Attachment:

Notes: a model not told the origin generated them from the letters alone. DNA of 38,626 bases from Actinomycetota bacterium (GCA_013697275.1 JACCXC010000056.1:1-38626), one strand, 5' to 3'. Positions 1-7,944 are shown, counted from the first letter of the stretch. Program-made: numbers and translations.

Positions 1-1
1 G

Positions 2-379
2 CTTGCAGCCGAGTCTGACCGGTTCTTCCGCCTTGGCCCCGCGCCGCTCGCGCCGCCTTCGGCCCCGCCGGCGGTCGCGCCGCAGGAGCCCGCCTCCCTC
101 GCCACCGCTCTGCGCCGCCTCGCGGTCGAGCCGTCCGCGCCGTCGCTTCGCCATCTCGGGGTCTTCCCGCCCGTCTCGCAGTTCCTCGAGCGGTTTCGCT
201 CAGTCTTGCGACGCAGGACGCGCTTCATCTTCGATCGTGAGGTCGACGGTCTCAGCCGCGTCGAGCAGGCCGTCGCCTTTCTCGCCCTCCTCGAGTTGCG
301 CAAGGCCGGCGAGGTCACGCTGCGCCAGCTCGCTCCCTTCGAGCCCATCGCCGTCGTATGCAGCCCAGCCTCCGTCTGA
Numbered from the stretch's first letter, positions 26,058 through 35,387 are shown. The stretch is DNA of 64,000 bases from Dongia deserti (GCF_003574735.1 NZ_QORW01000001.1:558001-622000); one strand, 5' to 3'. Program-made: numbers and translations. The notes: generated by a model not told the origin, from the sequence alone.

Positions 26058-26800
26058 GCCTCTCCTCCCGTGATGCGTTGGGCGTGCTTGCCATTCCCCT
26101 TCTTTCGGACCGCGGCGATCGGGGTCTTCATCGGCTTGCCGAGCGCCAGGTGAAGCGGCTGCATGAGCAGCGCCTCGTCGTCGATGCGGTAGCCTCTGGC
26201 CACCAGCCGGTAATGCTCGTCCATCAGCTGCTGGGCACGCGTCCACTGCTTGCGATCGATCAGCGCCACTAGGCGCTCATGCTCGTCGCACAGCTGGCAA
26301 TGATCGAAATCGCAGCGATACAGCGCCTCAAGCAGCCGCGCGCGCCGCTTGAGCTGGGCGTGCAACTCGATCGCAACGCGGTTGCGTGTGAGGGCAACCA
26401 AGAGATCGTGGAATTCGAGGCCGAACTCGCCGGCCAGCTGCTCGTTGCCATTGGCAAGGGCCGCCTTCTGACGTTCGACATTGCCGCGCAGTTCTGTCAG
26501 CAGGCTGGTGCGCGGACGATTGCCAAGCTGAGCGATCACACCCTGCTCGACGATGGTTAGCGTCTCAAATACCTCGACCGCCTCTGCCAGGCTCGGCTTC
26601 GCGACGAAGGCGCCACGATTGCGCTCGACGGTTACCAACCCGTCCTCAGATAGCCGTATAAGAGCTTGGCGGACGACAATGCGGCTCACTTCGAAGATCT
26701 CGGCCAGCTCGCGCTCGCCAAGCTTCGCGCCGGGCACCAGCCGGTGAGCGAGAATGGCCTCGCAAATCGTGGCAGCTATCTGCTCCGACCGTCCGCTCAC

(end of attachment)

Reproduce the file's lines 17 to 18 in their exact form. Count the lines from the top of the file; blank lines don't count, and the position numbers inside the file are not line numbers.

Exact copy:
26601 GCGACGAAGGCGCCACGATTGCGCTCGACGGTTACCAACCCGTCCTCAGATAGCCGTATAAGAGCTTGGCGGACGACAATGCGGCTCACTTCGAAGATCT
26701 CGGCCAGCTCGCGCTCGCCAAGCTTCGCGCCGGGCACCAGCCGGTGAGCGAGAATGGCCTCGCAAATCGTGGCAGCTATCTGCTCCGACCGTCCGCTCAC